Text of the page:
Satellite-based detection of volcanic sulphur dioxide from recent eruptions in Central and South America

Loyola, D., Van Geffen, J., Valks, P., Erbertseder, T., Van Roozendael, M., Thomas, W., Zimmer, W. and Wißkirchen, K.: 2007,
Advances in Geosciences 14, 35-40.


Volcanic eruptions can emit large amounts of rock fragments and fine particles (ash) into the atmosphere, as well as several gases, including sulphur dioxide (SO2). These ejecta and emissions are a major natural hazard, not only to the local population, but also to the infrastructure in the vicinity of volcanoes and to aviation. Here, we describe a methodology to retrieve quantitative information about volcanic SO2 plumes from satellite-borne measurements in the UV/Visible spectral range. The combination of a satellite-based SO2 detection scheme and a state-of-the-art 3D trajectory model enables us to confirm the origin of gaseous and particulate volcanic material and to estimate the plume height and the effective emission height. This is demonstrated by case-studies for four selected volcanic eruptions in South and Central America, using the GOME, SCIAMACHY and GOME-2 instruments.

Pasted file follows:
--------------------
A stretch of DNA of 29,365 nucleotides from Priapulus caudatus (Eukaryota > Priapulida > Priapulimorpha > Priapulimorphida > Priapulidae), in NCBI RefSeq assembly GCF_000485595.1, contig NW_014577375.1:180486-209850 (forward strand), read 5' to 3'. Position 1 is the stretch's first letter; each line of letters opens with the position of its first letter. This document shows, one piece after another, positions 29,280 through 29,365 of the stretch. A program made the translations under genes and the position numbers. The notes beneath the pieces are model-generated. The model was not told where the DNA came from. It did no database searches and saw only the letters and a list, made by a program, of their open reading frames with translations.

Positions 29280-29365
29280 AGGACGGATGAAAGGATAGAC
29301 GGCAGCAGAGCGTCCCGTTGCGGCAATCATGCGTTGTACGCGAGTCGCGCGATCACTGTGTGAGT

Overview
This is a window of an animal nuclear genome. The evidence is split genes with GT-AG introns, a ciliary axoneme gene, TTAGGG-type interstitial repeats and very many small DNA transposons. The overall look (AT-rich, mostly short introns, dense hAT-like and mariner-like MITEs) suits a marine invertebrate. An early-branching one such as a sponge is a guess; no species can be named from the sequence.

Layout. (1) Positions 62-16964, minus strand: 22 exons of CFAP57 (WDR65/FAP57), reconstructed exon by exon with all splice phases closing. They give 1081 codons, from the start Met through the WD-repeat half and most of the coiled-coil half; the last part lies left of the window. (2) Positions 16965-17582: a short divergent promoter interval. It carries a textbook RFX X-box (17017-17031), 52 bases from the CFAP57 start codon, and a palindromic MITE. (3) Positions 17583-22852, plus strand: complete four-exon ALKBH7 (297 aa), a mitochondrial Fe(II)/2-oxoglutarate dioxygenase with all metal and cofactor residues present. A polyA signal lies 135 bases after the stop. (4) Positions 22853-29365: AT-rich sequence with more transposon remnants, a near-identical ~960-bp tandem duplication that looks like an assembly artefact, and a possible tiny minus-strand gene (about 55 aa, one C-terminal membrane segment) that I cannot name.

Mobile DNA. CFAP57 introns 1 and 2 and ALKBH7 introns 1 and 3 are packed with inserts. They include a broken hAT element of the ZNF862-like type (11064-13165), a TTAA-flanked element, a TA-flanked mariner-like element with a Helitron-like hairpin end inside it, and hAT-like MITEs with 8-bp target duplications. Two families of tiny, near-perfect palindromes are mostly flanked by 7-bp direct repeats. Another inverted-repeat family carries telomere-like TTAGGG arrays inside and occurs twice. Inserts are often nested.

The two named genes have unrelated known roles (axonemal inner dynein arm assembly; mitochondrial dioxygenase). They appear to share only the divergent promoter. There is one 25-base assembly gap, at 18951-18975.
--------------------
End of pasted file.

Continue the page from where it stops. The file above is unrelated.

1. Introduction
   2. SO2 colomn retrieval
   3. Trajectory analysis
   4. Case studies
      4.1  Popocatepetl, 12-15 December 2000
      4.2  El Reventador, 2-5 November 2002 and 7 May 2007
      4.3  Sierra Negra, 23-24 October 2005
   5. Conclusions

PDF file of the paper (6 pages; 1 MB)

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created: 25 June 2007
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